Kobe Bryant, daughter killed in helicopter crash

Kobe Bryant in December 2017
Kobe Bryant in December 2017

Retired Los Angeles Lakers star Kobe Bryant, 41, and his daughter Gianna died in a helicopter crash in Calabasas, California.

Bryant was among the passengers traveling on board the helicopter Sunday. Five people were confirmed deceased, with no survivors, in a helicopter crash in Calabasas, the Los Angeles County Sheriff’s Department said on Twitter. An investigation is ongoing.

The NBA sent a confirmation of Bryant’s and Gianna’s deaths to all teams and league employees Sunday afternoon, according to two people familiar with the document.

Drafted to the NBA directly out of high school in 1996, Bryant was named an All-Star in 18 of his 20 seasons for the Lakers and helped lead the team to five championships. His hypercompetitive nature led to occasional public disagreements with coaches and other players, but his commitment to winning was never questioned.

The winner of the NBA’s Most Valuable Player Award in 2007-08, and the Finals MVP in both 2009 and 2010, Bryant showed a rare commitment to success on both ends of the court, with a resume that included two scoring titles — and an 81-point game in 2006 that is the second-highest single-game total in NBA history — along with 12 appearances on the league’s All-Defense team. He also thrived on the international stage, where he won gold medals for USA Basketball in 2008 and 2012.

In 2016, after various injuries had taken their toll on the longtime superstar, he proved to have one more highlight in him, scoring 60 points in his final game while leading the last-place Lakers to a surprising win over the Utah Jazz.

Bryant, an 18-time All-Star and five-time champion, retired in 2016, having won Olympic gold medals as a member of Team USA in 2008 and 2012.

In retirement, Bryant had expanded his purview, winning an Academy Award in 2018 for his animated short film “Dear Basketball.” He was scheduled to headline the 2020 NBA Hall of Fame nominees.

Fans react to the news.

Some 200 people had huddled together in the foggy Calabasas at the foot of the hill closest to the crash. Several people were wearing Kobe gear and had basketballs.

Paolo Santos, 27, had looked forward to catching a glimpse of his childhood idol at the Lakers game Tuesday. “I’ve been watching him since I was a kid,” Santos said. “My stomach just hurts.”

“He’s a figure. He’s a legend. He brought LA back. He’s an LA icon. He was a competitor. His drive, shooting in the gym at 4 in the morning. He’s what everyone wants to be.”

Philip Gordon, 45 of Winnetka, California, who was wearing a Kobe bathrobe over a Kobe jersey, Kobe shoes and socks, said he was watching the NFL Pro Bowl when he heard the news. “It’s so surreal,” he said.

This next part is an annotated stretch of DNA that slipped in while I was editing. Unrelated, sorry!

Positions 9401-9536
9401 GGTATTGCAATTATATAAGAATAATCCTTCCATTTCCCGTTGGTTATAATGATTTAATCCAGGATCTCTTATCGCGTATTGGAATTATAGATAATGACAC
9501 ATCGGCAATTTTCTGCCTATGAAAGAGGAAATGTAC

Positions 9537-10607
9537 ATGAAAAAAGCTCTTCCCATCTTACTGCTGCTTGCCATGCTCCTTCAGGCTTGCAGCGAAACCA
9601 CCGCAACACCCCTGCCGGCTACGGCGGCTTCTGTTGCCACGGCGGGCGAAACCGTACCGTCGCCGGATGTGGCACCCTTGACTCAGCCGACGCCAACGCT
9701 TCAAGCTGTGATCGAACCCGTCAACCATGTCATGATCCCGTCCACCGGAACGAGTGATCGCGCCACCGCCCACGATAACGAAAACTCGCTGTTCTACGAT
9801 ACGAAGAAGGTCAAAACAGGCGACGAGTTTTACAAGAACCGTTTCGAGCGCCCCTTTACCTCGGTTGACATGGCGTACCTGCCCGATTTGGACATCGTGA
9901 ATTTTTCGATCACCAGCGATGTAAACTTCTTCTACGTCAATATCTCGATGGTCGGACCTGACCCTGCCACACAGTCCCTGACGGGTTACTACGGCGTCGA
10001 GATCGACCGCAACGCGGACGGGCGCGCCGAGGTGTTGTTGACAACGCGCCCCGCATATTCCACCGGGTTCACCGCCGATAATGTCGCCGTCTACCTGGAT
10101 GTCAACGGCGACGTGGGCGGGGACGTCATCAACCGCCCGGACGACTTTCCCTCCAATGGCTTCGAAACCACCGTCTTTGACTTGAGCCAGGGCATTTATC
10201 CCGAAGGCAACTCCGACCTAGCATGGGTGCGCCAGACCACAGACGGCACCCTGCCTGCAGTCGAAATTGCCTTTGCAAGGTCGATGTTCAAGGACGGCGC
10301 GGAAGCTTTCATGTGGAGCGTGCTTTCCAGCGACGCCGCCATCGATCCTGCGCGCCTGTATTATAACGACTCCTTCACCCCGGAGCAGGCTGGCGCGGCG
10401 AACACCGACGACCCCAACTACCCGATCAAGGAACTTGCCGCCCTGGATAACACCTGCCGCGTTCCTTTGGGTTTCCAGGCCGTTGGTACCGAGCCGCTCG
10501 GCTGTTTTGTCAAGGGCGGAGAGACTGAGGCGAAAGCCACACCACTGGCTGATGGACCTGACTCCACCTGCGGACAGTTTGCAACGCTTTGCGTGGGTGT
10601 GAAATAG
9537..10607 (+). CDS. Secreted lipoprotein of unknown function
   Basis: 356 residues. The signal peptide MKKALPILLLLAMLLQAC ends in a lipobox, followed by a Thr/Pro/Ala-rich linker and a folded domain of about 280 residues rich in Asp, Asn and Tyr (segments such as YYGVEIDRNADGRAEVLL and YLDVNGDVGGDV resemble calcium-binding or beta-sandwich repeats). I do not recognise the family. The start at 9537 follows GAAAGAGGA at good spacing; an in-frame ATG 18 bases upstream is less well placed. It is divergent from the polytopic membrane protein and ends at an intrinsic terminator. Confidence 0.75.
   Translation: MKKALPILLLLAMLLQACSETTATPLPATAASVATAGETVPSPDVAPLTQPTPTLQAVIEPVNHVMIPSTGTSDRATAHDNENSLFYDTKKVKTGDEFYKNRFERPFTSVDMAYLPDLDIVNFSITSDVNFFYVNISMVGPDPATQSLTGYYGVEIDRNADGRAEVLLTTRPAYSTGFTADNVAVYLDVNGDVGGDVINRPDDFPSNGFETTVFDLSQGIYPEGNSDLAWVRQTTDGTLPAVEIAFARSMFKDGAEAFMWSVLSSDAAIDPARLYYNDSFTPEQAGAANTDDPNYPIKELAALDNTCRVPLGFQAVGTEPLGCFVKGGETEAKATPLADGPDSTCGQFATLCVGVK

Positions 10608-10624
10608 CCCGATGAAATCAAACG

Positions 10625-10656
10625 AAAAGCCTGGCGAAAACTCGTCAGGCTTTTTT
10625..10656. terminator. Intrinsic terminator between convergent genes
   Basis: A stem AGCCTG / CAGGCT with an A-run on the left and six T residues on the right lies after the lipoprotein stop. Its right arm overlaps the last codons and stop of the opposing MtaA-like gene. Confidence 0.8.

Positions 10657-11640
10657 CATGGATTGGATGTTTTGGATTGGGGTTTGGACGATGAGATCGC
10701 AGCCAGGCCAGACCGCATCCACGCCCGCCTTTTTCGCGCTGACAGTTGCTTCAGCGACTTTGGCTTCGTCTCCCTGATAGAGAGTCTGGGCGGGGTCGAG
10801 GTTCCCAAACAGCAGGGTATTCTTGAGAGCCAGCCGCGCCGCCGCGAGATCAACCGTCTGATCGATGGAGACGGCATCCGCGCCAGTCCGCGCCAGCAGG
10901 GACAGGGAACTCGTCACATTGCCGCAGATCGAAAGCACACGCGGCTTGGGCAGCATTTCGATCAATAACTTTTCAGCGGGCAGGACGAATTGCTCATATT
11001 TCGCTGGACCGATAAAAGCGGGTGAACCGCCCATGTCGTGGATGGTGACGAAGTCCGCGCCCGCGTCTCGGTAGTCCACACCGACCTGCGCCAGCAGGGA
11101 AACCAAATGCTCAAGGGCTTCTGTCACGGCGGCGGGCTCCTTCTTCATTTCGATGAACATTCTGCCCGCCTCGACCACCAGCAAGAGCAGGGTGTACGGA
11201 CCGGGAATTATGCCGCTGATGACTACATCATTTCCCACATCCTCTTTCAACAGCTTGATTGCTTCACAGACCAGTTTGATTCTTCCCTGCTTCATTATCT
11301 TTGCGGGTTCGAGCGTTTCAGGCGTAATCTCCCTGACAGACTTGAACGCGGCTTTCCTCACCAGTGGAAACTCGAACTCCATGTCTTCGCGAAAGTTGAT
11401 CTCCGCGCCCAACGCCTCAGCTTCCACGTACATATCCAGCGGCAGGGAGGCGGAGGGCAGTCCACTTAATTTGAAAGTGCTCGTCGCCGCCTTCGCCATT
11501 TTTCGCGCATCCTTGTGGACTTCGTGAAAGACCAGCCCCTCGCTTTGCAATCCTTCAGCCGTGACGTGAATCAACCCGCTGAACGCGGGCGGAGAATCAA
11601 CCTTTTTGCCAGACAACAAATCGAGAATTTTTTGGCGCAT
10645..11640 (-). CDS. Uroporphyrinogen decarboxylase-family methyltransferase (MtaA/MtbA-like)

“For 20 years I looked up to him. I became a fan of his as a person. It’s a huge loss for the city. He’s a icon beyond any Laker. We love Magic, we love Kareem, but Kobe transcends generations.”

Over in Echo Park Lake, joggers ran past residents of the cluster of tents on the lake’s northwest corner who were gathering around a table of donated food.

One man joined them and asked if the others had heard the news about Kobe Bryant. Immediately, expressions of disbelief rang out.

“No way!” someone said, punctuated with an expletive.

The man insisted it was true.

But slowly the reality set in.

Davon Brown, 29, wearing Laker purple warmup pants and a matching knitted beanie, said he moved to Southern California from New York years ago to play basketball. He saw Bryant as an example both on the court and off.

“He was way beyond Jordan,” he said. “He was more omnipresent.” His game, Brown said, was more like dance.

Basketball, Brown said, has been a lifesaving force for him. And Bryant represented a powerful ethos.

“He had a killer instinct,” he said. “That self-love, that confidence transmutes into play.”

Bryant had been a subject of the conversation among NBA fans this weekend.

On Saturday, current Los Angeles Lakers star LeBron James surpassed Bryant on the league’s all-time scoring list in a game against the Philadelphia 76ers.

Bryant congratulated James in a tweet, with a hashtag, #33644, referring to the number of points James had scored to surpass Bryant’s career total of 33,633 points. Before Saturday, Bryant trailed only Kareem Abdul-Jabbar and Karl Malone on the list of career points scored.

After the game, James, who joined the Lakers in 2018, spoke at length about what Bryant meant to him, to the team and to the league.

“He had zero flaws offensively,” James said.

James described his long history with Bryant — how he had admired Bryant’s ability to go from high school to the NBA, how the two had met in Philadelphia where Bryant had insisted upon the value of hard work. Later, Bryant gave a high-school age James a pair of his signature shoes, which James wore in a game even though they were the wrong size.

“I’m happy just to be in any conversation with Kobe Bean Bryant, one of the all-time greatest basketball players to ever play,” James said. “One of the all time greatest Lakers. The man has two jerseys hanging up in Staples Center. It’s just crazy.”

This article originally appeared in The New York Times.


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